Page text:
To see as much of the world as we can,
Using the smallest carbon footprint we can,
Spending the least amount of money we can,
Making as many friends we can.

Team Red Cruising

Parting Is Such Sweet Sorrow

"...That I shall say good night till it be morrow."

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Today: laundry, last-minute supplies, weather.

We'll miss Miami. In particular, the last two nights were beautiful. The three of four days previous, however, were gusty and crappy. The Dinner Key Mooring field is a world of extremes: flip-flopping between right awful and beautiful.


We are looking forward to leaving. We're excited about early summer in the Cheasapeake: 1000 nm away: a big trip.

We're thinking about late summer (July and August) in New England. But let's not get ahead of ourselves. We have to get the the Cheasapeake, first.

Just read this in Salon, Sunday: "My generation, living on the road". Captures a great deal of the cruising lifestyle nicely. Replace "tires" with "zincs" and it applies to us.

We have three likely scenarios for our Voyage to the Chesapeake:

  • Steady winds plus Gulf Stream. A mixture of motoring and sailing at over 6 kt; we make the entire thing in four days.

  • L&V (Light and Variable) winds. We motor around the clock. We'll have to stop in Fernandina Beach for fuel. That will turn the voyage into two three-day passages. At least a week of elapsed time.

  • Sea-sickness. We're force to bail out in any of the various navigable inlets along the easy coast. That will stretch the passage out by one or more days.

The more days we take, the more likely we are to encounter the next weather system spinning off the Atlantic Coast. Currently, our weather window closes in Saturday. In which case, the trip could become three weeks.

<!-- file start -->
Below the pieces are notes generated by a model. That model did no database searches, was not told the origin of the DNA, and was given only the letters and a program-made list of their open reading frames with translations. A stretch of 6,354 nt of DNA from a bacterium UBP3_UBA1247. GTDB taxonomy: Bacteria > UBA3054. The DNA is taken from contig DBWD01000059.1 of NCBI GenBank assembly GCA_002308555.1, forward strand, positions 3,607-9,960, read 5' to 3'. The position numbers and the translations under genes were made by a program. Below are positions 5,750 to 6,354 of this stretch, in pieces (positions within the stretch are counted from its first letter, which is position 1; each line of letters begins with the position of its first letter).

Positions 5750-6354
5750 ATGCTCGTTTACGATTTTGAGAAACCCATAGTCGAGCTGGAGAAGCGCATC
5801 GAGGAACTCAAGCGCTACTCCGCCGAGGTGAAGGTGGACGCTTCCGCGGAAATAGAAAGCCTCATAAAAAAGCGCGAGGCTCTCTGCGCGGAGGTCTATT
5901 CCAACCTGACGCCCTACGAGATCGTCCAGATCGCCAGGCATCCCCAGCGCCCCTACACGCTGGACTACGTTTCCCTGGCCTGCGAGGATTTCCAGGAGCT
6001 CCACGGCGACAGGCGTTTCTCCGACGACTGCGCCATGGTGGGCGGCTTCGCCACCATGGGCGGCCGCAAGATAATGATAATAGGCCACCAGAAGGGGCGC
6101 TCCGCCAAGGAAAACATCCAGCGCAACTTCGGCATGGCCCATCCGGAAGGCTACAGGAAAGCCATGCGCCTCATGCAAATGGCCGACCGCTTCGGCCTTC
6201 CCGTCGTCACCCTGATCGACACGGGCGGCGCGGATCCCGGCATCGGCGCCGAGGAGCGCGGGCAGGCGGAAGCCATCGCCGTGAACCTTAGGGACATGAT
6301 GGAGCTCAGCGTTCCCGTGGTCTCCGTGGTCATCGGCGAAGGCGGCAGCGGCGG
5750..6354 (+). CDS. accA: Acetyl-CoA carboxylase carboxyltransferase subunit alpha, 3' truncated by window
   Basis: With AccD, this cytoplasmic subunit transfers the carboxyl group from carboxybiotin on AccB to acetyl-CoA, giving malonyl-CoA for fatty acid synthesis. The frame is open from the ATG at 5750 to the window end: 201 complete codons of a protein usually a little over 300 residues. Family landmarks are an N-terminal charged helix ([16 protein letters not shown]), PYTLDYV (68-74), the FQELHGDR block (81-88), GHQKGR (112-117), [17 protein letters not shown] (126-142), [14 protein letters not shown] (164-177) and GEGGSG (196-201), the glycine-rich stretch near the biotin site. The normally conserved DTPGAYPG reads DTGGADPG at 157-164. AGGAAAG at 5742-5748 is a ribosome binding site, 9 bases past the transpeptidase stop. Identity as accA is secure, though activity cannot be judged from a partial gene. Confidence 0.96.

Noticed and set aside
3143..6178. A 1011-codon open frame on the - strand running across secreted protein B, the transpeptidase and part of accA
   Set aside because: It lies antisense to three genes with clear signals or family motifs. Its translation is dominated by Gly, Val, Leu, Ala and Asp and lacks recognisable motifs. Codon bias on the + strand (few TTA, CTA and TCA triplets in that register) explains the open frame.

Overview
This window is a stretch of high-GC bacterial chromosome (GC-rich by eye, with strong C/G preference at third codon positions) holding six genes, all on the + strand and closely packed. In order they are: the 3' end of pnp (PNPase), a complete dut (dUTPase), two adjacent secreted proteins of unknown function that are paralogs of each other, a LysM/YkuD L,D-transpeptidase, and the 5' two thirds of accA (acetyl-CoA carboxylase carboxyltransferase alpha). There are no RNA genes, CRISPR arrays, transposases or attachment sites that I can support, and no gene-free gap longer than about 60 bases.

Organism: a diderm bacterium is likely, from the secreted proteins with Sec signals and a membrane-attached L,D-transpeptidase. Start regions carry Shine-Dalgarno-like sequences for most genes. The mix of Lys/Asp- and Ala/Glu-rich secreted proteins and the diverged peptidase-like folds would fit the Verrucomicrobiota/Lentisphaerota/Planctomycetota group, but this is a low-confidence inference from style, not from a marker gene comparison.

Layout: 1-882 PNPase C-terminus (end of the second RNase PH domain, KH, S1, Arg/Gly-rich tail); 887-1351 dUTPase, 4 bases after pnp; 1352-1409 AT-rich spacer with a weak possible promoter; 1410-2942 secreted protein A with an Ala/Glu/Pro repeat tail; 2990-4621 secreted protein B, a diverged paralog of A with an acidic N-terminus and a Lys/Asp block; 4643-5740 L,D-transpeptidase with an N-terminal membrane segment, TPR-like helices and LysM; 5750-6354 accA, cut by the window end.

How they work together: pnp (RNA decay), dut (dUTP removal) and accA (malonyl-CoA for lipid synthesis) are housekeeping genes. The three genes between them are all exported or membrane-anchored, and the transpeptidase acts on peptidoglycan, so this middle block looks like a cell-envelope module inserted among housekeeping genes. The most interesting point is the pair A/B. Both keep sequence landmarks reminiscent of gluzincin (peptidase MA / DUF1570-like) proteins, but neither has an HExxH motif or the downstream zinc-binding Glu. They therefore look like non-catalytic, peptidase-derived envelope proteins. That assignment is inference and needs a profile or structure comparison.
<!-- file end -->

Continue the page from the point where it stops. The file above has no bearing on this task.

Here's some locations tracked by

Departing on Tuesday:

Wednesday, Cape Caneveral:

Thursday, (possibly) Fernanina Beach:

After that, we're too far into the future for meaningful forecasts.

We're waiting for our daily email from Chris Parker at to (hopefully) confirm our Tuesday departure.


We create a fairly detailed float plan. It's emailed to a number of family members. The Venerable Great Aunt Diane is our designated worrier. She gets the Spot Tracker messages at noon and midnight. (There may be no displayable messages on our public page if we haven't moved in a week.)

She can also monitor our progress on our new Spot Walla trip page. We've closed out our winter migration southbound trip and opened a new northbound trip.

We've found that four-hour watches work for us. CA gets 04:00, noon, 20:00. I get midnight, 08:00, 16:00. It's a little difficult to take my after-lunch nap on the first day out, but it's really important for me to sleep from noon to 16:00 so that I get start the 4-on/4-off rhythm as soon as possible.


CA has been rearranging the galley. Cooking underway is quite different from cooking at anchor. She's decided to make some stowage optimizations. The fancy sauces and condiments are not what we reach for underway. The snacks and easy-to-prepare Rice-a-Roni variants are what we want.

We're going to empty the Nature's Head one final time and put in a fresh coir brick. We're also going to fill the water tanks. This is done by pulling into the temporary slip that the Dinner Key Mooring Field maintains for this express purpose. We'll do that Tuesday morning as we depart.